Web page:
WASHINGTON, July 26 /PRNewswire-USNewswire/ -- The Federation for American
Immigration Reform (FAIR) congratulates the Senate for taking positive action
toward securing our borders and enforcing our immigration laws. By an 89-1
vote, the Senate approved a
The amendment to a House Appropriations measure, authored by Senators Lindsey Graham (R-S.C.) and Mark Pryor (D-Ark.), calls for increasing the manpower of the Border Patrol, the Immigration and Customs Enforcement agency, and other Department of Homeland Security agencies involved in immigration enforcement. In addition to the two primary authors, the ranking Member of the Immigration Subcommittee, Senator John Cornyn (R-Tex.), worked diligently to ensure that the interior enforcement provisions remained in the spending bill.
"The approval of these additional funds to secure our borders and improve interior enforcement of immigration laws is a direct consequence of the overwhelming public rejection of Senate legislation that would have granted amnesty to millions of illegal aliens and created large new guest worker programs," stated Dan Stein , president of FAIR. "The American public made it absolutely clear that they want the government to secure the border and enforce our immigration laws -- and that none of these efforts should be conditioned on rewarding people who have broken our laws.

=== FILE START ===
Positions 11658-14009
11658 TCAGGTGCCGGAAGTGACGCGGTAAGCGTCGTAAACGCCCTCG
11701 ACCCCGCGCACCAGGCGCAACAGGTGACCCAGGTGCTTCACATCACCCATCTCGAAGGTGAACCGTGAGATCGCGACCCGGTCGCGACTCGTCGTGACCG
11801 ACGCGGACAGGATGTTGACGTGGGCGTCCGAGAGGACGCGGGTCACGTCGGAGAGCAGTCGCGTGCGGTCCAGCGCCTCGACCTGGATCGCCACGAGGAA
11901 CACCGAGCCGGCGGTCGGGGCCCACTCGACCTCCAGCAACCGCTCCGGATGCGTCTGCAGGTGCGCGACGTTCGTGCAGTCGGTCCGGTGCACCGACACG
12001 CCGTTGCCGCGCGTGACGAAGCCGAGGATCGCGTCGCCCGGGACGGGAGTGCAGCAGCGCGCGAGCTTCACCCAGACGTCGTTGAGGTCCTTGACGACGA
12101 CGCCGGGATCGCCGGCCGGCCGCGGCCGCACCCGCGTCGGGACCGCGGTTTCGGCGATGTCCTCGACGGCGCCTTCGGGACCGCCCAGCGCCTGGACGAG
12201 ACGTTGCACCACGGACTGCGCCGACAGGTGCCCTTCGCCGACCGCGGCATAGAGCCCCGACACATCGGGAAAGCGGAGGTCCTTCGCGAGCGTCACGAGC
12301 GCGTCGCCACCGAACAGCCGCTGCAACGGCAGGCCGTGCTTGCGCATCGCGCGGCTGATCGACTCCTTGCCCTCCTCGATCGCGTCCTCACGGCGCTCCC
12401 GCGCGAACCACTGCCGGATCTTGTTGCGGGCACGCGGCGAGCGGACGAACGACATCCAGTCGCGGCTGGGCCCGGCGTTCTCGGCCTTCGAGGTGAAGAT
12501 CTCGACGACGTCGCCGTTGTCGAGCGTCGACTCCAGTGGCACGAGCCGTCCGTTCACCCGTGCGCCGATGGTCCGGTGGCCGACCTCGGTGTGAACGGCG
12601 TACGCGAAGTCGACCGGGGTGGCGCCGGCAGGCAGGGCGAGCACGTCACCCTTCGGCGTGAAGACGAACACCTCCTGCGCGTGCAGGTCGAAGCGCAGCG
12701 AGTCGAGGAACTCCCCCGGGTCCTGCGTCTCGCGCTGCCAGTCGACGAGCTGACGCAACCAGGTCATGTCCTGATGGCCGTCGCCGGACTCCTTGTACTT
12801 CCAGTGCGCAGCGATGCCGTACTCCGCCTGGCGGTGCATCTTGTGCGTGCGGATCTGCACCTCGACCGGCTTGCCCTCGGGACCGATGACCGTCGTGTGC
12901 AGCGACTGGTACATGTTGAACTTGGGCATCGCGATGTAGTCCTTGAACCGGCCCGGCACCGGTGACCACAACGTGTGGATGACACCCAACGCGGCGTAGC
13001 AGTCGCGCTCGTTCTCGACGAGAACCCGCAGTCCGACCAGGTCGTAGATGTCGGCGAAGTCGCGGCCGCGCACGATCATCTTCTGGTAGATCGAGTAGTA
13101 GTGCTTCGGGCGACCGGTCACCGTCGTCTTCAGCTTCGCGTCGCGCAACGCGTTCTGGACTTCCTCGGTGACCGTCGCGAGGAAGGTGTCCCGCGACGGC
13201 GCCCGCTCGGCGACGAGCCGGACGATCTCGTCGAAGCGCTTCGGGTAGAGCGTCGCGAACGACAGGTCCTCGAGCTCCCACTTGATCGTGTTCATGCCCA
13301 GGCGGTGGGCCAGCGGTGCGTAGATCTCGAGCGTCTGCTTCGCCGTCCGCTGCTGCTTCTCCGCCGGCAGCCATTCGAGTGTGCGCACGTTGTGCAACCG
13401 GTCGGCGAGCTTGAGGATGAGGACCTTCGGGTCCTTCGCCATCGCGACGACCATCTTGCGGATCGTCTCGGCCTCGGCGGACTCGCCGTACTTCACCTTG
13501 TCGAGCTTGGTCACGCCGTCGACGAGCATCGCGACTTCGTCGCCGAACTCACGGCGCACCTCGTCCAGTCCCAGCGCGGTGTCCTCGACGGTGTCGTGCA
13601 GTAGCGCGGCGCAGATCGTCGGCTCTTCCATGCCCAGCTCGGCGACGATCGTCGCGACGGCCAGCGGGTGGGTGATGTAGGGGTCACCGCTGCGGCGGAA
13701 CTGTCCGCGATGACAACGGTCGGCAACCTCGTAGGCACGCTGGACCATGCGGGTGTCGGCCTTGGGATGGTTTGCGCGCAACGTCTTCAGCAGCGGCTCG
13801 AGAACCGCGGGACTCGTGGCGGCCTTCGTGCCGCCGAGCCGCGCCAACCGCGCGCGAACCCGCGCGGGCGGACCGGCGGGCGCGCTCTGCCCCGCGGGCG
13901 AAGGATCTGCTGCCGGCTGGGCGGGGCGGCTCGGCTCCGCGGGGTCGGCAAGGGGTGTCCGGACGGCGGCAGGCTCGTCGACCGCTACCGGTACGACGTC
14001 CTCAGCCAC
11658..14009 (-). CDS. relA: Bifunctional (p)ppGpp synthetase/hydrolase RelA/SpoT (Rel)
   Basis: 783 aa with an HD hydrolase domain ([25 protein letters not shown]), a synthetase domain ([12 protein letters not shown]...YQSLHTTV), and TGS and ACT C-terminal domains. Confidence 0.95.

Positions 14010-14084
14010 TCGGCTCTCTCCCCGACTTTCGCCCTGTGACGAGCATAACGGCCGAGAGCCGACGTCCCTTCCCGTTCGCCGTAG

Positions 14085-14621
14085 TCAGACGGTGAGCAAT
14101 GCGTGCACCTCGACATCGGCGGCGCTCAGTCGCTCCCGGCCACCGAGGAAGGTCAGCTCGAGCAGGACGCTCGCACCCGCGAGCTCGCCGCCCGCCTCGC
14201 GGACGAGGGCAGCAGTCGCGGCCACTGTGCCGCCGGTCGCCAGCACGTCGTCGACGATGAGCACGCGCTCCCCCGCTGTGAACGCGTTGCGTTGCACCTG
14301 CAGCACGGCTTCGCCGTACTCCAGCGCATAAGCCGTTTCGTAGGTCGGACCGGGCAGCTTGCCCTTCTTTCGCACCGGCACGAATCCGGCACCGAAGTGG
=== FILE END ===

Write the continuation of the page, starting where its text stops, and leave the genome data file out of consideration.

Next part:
"During the course of last month's Senate debate there was universal agreement on the need to improve border security and enforce laws against illegal aliens already in the country. To their credit, the Senate has taken a step to decouple enforcement from amnesty," Stein noted.
FAIR is urging President Bush to sign this important homeland security measure when it reaches his desk. The president, who has insisted that immigration enforcement be linked to amnesty and new guest workers, is threatening to veto the bill because it would not be financed by fines and fees paid by illegal aliens seeking amnesty.
"The Senate has obviously gotten the message and it is time that President Bush listen to the American people and protect our borders and enforce our laws without preconditions," said Stein. FAIR also cautioned that merely spending money is not the same as actual border and immigration enforcement. "This should be a first step toward real immigration enforcement, not a first step toward an amnesty program. In addition to dollars being spent, the American public wants to see tangible improvements in enforcement leading to reductions in illegal border crossings and reductions in the number of illegal aliens residing in the United States . Progress can only be measured by results," Stein concluded.